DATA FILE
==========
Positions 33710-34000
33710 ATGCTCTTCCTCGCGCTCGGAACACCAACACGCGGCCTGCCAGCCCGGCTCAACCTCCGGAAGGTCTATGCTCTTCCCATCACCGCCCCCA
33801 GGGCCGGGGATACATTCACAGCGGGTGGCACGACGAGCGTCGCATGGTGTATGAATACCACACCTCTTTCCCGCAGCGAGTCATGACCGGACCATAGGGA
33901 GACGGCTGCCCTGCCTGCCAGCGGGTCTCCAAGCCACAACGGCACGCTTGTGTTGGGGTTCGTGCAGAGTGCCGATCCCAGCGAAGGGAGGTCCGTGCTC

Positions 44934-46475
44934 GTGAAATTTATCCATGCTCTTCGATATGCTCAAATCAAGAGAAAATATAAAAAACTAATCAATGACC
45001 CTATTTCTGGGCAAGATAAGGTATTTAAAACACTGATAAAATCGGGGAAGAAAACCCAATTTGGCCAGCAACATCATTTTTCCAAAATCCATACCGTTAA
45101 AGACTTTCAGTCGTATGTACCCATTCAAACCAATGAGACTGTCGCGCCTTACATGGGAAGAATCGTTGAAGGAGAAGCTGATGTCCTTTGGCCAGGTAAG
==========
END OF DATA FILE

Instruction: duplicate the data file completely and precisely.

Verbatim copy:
Positions 33710-34000
33710 ATGCTCTTCCTCGCGCTCGGAACACCAACACGCGGCCTGCCAGCCCGGCTCAACCTCCGGAAGGTCTATGCTCTTCCCATCACCGCCCCCA
33801 GGGCCGGGGATACATTCACAGCGGGTGGCACGACGAGCGTCGCATGGTGTATGAATACCACACCTCTTTCCCGCAGCGAGTCATGACCGGACCATAGGGA
33901 GACGGCTGCCCTGCCTGCCAGCGGGTCTCCAAGCCACAACGGCACGCTTGTGTTGGGGTTCGTGCAGAGTGCCGATCCCAGCGAAGGGAGGTCCGTGCTC

Positions 44934-46475
44934 GTGAAATTTATCCATGCTCTTCGATATGCTCAAATCAAGAGAAAATATAAAAAACTAATCAATGACC
45001 CTATTTCTGGGCAAGATAAGGTATTTAAAACACTGATAAAATCGGGGAAGAAAACCCAATTTGGCCAGCAACATCATTTTTCCAAAATCCATACCGTTAA
45101 AGACTTTCAGTCGTATGTACCCATTCAAACCAATGAGACTGTCGCGCCTTACATGGGAAGAATCGTTGAAGGAGAAGCTGATGTCCTTTGGCCAGGTAAG